Aortic ultrasound

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Background

  • Aortic ultrasound should be utilized to assess for aneurysm or dissection
  • Aneurysm is defined as 3cm (150% the upper limit of normal)
  • Risk of AAA rupture significantly increases at 5cm but should be ruled out in the proper clinical setting when >3cm
  • AAA’s are most commonly infrarenal
  • EM providers have an accuracy of 100% in assessing for AAA[1]
  • An intimal flap is 67–80% sensitive and 99–100% specific for dissection[2]

Indications

  • Classic triad for AAA is pain, hypotension, and pulsatile mass

Technique

5-Point Assessment

  1. Select probe
    • Curvilinear/large convex probe (phased array probe may substitute)
  2. Location
    • Start at the superior aspect of the abdomen below the xyphoid process
    • Visualize aorta on the patient’s left, IVC on the right, and vertebral shadow posteriorly
  3. Transverse views
    1. Proximal aorta
    2. Mid-aorta
    3. Distal aorta
    4. Aortic bifurcation
  4. Longitudinal view
    1. Distal aorta (to assess for saccular aneurysms)

Findings

  • AAA identified when diameter measured from outer wall to outer wall (including mural thrombus if present) is >3cm
  • Abdominal aortic dissection can be identified as an intimal flap

Images

Normal

Normal Aorta.JPG

Abnormal

Abdominal Aortic Aneurysm

AAA.png AAA2.png

Aortic Dissection

Type B Dissection.png

Pearls and Pitfalls

  • Measurements should be done in a transverse view of the aorta for best wall to wall measurement
    • Avoid oblique measurements which can be falsely large
  • IVC can be differentiated by aorta as it is on the patient’s right, thin-walled, nonpulsatile, and compressible (depending on habitus)
  • Constant gentle pressure and jiggling the probe can help to move bowel gas to visualize the aorta
  • In the setting of ruptured AAA, blood may not show up in a fast exam if the bleeding is retroperitoneal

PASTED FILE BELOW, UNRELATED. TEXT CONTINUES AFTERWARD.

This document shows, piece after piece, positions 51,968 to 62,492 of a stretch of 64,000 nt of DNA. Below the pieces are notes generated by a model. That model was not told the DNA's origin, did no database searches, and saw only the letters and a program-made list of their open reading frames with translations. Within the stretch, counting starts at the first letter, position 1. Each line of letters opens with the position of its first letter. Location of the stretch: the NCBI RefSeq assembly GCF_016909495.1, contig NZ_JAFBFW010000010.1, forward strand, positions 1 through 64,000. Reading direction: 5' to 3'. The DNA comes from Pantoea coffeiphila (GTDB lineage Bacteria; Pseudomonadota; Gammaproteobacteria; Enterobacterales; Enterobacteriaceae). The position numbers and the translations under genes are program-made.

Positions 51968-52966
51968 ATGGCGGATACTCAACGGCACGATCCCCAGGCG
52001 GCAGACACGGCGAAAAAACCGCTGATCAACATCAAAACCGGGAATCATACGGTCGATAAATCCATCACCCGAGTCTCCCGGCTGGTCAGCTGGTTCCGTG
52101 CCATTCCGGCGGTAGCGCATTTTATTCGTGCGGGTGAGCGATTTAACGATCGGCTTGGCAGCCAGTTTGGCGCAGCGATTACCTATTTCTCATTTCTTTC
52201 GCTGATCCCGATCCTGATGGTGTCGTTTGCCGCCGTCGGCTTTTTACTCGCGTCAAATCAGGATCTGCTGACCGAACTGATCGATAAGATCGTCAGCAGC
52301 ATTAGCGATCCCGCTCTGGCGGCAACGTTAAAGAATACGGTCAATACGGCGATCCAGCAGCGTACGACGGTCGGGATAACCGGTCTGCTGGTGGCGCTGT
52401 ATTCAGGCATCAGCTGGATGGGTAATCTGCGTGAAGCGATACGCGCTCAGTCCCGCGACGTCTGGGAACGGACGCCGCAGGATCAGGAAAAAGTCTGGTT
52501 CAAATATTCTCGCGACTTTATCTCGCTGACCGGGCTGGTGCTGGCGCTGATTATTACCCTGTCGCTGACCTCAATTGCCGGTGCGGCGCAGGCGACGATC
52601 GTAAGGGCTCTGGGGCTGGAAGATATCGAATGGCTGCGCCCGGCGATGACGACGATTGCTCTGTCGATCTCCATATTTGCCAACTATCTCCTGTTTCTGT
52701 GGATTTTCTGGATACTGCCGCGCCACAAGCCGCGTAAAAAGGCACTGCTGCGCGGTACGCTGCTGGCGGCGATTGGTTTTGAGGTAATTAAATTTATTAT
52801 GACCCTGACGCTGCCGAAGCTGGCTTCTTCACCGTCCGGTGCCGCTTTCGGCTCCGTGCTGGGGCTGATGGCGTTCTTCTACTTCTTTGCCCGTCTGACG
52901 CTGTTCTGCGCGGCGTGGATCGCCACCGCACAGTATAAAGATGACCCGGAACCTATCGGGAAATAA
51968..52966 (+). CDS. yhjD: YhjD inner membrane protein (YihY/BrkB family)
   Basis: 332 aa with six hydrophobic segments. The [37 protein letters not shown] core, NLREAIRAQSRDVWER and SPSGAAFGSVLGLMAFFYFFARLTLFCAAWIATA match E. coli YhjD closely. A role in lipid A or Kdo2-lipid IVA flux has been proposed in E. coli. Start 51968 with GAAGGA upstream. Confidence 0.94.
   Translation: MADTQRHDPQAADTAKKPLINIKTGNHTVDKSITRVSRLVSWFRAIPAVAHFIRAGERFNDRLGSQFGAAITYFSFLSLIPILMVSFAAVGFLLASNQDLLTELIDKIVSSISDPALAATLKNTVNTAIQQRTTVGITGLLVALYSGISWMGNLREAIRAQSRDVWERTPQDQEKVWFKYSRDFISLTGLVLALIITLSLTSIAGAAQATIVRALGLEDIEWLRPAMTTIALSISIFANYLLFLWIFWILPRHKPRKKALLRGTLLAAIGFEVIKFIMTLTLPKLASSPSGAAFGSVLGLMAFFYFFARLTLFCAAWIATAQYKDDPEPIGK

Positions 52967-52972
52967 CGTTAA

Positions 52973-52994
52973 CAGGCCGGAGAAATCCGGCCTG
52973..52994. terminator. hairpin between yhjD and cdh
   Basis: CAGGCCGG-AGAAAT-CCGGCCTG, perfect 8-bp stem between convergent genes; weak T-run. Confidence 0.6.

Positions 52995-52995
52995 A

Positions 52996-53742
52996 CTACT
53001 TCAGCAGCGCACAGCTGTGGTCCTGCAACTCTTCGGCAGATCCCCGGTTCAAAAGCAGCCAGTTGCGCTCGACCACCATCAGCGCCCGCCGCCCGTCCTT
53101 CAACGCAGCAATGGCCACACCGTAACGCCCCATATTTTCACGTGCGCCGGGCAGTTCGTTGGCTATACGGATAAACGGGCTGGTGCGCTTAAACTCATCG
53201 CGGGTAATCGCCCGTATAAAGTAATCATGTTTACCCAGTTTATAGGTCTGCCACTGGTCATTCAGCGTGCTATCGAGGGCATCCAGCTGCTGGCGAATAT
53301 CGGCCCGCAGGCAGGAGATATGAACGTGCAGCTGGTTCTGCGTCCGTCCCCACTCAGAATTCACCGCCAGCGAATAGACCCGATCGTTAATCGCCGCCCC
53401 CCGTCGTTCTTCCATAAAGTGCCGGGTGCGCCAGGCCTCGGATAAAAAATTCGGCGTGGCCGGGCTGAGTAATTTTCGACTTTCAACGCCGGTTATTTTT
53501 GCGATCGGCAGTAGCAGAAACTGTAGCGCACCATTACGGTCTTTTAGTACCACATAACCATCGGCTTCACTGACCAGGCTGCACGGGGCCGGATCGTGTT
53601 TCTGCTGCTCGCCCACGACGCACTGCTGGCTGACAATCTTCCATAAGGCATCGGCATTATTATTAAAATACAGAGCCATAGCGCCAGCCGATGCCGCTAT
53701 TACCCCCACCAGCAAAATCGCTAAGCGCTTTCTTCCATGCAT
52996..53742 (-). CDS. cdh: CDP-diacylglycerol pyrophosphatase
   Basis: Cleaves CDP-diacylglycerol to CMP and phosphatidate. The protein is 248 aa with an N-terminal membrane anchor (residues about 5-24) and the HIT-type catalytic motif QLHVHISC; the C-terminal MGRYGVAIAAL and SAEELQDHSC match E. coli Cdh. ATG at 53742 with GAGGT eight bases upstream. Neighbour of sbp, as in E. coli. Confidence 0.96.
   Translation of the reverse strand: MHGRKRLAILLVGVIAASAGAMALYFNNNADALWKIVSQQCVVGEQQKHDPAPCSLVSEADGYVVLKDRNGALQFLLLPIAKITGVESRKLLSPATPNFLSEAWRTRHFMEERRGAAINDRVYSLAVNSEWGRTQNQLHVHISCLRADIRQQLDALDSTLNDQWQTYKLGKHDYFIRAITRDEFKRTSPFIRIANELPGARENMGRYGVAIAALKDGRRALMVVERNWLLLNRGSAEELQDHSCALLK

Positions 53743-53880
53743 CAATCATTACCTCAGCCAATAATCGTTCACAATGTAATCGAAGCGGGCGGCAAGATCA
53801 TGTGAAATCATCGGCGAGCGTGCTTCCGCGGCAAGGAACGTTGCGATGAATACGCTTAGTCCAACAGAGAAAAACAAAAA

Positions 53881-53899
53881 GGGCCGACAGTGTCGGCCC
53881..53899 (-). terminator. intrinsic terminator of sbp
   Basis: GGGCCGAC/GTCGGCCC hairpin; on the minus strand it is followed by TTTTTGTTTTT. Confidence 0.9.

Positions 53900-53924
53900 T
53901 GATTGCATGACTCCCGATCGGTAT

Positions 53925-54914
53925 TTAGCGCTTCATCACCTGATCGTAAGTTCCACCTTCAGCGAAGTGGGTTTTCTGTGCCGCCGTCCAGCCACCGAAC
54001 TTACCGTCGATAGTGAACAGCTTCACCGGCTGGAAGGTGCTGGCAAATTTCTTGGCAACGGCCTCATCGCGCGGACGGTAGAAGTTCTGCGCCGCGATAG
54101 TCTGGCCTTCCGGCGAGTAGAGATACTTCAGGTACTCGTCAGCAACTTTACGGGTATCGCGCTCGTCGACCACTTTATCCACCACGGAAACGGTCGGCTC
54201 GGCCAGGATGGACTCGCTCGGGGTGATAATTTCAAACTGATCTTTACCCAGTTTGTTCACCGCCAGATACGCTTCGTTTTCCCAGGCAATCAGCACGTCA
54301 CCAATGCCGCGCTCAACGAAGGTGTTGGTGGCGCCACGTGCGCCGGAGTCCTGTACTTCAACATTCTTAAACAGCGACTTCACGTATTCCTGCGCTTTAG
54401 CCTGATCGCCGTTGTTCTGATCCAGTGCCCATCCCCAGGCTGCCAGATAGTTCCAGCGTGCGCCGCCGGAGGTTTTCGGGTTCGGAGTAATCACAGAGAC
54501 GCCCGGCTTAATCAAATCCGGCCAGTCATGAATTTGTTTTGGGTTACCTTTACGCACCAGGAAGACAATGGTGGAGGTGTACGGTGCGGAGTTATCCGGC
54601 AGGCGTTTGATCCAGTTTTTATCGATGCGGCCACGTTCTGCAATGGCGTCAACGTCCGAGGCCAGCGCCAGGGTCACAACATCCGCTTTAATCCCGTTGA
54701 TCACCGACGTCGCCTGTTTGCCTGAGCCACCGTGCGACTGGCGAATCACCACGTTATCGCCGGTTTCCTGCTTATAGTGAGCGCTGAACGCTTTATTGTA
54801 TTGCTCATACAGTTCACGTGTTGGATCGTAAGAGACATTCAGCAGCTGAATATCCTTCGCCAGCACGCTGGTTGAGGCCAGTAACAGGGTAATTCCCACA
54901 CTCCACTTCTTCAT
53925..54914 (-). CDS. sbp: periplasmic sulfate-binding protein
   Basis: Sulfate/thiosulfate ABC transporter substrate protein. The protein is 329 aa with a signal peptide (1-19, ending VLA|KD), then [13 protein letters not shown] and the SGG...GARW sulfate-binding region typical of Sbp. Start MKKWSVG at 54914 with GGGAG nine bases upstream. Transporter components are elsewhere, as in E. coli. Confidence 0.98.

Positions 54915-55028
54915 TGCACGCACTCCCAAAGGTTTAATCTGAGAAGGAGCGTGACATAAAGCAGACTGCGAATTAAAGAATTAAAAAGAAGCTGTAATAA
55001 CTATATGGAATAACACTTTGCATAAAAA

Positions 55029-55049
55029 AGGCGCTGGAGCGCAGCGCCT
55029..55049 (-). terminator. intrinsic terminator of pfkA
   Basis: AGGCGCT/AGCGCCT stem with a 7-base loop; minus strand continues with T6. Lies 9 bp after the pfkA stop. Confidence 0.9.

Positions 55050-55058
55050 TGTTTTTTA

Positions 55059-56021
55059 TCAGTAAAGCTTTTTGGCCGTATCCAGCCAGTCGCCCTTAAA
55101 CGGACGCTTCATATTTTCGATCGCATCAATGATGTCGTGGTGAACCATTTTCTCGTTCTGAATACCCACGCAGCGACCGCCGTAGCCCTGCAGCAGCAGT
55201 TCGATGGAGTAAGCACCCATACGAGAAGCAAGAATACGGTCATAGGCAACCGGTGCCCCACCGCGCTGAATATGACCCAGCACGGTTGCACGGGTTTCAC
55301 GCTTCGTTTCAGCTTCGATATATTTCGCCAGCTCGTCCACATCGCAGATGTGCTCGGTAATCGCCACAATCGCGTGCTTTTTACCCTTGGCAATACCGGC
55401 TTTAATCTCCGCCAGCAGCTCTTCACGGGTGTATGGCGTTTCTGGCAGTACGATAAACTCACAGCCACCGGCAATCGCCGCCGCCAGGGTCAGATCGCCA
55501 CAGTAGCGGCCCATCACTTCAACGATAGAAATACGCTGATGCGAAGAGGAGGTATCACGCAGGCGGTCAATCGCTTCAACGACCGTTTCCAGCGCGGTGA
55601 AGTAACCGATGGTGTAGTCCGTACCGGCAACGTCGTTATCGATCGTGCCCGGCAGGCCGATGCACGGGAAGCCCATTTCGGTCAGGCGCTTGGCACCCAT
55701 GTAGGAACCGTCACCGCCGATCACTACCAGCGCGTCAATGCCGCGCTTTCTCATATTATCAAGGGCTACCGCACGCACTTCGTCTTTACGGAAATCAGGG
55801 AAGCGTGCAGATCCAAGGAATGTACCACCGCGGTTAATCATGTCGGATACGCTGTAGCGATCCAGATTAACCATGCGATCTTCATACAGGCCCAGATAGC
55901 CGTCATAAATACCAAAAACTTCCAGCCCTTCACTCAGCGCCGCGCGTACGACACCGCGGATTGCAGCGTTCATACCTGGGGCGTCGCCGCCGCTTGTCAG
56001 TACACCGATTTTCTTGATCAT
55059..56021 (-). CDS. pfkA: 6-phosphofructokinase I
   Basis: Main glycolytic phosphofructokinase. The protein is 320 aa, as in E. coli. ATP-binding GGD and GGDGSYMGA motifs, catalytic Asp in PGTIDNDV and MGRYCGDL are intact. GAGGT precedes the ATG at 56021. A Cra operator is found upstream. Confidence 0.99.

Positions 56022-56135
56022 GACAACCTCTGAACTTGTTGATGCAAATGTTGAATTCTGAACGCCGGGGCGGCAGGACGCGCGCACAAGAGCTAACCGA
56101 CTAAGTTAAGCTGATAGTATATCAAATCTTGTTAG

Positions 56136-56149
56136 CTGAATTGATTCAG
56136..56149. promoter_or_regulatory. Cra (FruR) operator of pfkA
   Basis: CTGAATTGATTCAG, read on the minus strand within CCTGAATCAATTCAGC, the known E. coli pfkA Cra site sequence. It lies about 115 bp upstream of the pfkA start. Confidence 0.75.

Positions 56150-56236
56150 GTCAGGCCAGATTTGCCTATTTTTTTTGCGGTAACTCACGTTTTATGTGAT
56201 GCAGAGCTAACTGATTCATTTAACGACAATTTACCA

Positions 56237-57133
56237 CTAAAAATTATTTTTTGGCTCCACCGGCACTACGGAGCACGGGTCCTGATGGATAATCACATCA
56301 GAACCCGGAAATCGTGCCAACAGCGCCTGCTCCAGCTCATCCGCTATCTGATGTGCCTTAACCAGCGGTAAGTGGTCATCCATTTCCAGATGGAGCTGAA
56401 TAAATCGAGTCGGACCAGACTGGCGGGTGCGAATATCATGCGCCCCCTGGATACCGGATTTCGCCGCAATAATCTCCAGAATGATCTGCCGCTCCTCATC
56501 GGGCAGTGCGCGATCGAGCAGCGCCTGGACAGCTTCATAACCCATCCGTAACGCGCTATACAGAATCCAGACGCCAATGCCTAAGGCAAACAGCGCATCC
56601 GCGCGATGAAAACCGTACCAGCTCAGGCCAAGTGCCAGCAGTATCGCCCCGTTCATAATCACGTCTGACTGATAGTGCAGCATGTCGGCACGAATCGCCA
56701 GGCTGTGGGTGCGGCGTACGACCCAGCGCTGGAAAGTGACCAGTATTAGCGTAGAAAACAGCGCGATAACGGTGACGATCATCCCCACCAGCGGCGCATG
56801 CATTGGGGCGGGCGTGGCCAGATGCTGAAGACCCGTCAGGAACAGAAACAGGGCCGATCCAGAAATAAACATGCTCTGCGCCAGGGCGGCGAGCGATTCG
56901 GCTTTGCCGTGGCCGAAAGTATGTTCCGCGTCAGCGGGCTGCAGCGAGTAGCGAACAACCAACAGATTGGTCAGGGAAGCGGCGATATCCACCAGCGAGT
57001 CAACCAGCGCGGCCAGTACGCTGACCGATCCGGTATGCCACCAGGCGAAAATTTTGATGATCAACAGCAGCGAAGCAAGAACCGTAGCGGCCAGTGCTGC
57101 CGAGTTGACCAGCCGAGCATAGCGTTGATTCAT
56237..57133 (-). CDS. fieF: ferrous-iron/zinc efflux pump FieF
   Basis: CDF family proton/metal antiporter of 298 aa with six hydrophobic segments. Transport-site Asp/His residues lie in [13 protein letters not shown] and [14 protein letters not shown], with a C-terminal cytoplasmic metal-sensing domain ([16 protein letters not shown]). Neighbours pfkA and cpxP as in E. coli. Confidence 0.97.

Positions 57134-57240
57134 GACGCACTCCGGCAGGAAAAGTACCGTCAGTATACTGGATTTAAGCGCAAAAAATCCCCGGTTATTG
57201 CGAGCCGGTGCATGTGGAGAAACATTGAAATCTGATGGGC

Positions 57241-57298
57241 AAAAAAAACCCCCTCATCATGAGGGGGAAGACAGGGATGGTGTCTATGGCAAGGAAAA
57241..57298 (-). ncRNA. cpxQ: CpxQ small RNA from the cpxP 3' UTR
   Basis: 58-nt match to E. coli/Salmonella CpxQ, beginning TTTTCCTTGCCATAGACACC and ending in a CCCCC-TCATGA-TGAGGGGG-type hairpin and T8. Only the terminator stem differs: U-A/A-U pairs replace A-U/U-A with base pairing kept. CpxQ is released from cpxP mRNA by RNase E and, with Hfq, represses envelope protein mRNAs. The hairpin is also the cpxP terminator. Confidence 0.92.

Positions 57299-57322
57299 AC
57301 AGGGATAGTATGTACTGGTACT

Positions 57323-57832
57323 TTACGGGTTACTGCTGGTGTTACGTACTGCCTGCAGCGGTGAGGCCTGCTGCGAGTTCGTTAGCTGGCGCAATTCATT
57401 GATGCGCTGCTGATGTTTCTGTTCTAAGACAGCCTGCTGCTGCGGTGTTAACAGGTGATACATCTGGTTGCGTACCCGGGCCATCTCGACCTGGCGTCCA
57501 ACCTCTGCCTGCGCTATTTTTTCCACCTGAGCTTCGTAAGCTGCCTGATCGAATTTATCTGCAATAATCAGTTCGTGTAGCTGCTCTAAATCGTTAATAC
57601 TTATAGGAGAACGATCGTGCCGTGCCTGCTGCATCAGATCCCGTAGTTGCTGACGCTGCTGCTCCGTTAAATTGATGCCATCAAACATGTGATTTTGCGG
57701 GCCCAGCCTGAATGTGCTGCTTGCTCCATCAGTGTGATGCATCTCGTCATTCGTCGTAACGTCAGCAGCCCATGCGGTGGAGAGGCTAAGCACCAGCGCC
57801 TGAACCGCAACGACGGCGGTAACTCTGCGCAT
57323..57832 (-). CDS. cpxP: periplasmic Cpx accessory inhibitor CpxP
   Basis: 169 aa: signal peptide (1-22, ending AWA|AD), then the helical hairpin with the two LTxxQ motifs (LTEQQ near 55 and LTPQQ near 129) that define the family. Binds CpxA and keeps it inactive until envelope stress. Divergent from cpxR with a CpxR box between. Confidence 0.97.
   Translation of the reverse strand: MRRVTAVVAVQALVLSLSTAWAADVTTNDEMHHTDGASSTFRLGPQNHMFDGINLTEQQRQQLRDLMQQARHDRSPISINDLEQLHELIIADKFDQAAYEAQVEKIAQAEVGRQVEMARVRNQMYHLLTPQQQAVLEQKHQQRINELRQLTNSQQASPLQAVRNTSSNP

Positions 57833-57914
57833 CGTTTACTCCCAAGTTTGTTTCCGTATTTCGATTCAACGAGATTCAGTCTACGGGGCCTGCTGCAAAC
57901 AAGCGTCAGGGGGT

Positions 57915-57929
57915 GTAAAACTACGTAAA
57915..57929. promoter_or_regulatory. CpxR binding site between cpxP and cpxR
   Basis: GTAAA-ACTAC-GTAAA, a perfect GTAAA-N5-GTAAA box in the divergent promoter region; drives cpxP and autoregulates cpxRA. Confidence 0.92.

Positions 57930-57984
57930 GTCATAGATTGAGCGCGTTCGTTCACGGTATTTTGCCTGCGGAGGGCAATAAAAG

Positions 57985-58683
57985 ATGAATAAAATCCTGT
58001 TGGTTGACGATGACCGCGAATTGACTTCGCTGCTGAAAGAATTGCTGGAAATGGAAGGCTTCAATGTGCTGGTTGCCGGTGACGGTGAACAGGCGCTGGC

• AAA vs Dissection
    • Dissections will continue while AAA typically are located in single area
    • Dissections can be a normal diameter
  • Mural thrombus can cause falsely small measurements

Documentation

Normal Exam

A bedside ultrasound was conducted to assess for AAA with clinical indications of hypotension and lower back pain. The aorta was assessed at 4 locations in the transverse plane – proximal, mid, distal, and aortic bifurcation. Additionally, the distal aorta was viewed in the sagittal plane. No sonographic evidence of AAA at these sites.

Abnormal Exam

A bedside ultrasound was conducted to assess for AAA with clinical indications of hypotension and lower back pain. The aorta was assessed at 4 locations in the transverse plane – proximal, mid, distal, and aortic bifurcation. Additionally, the distal aorta was viewed in the sagittal plane. A 5.5cm AAA was discovered in the distal aorta.

Clips

Celiac and SMA identified Aortic bifurcation

External Links

See Also

References

  1. Kuhn M, Bonnin RL, Davey MJ, Rowland JL, et al. Emergency department ultrasound scanning for abdominal aortic aneurysm: accessible, accurate, and advantageous. Ann Emerg Med. 2000; 36(3):219-223.
  2. Fojtik JP, Costantino TG, Dean AJ. The diagnosis of aortic dissection by emergency medicine ultrasound. J Emerg Med. 2007; 32(2):191-196.

Authors

Neil Young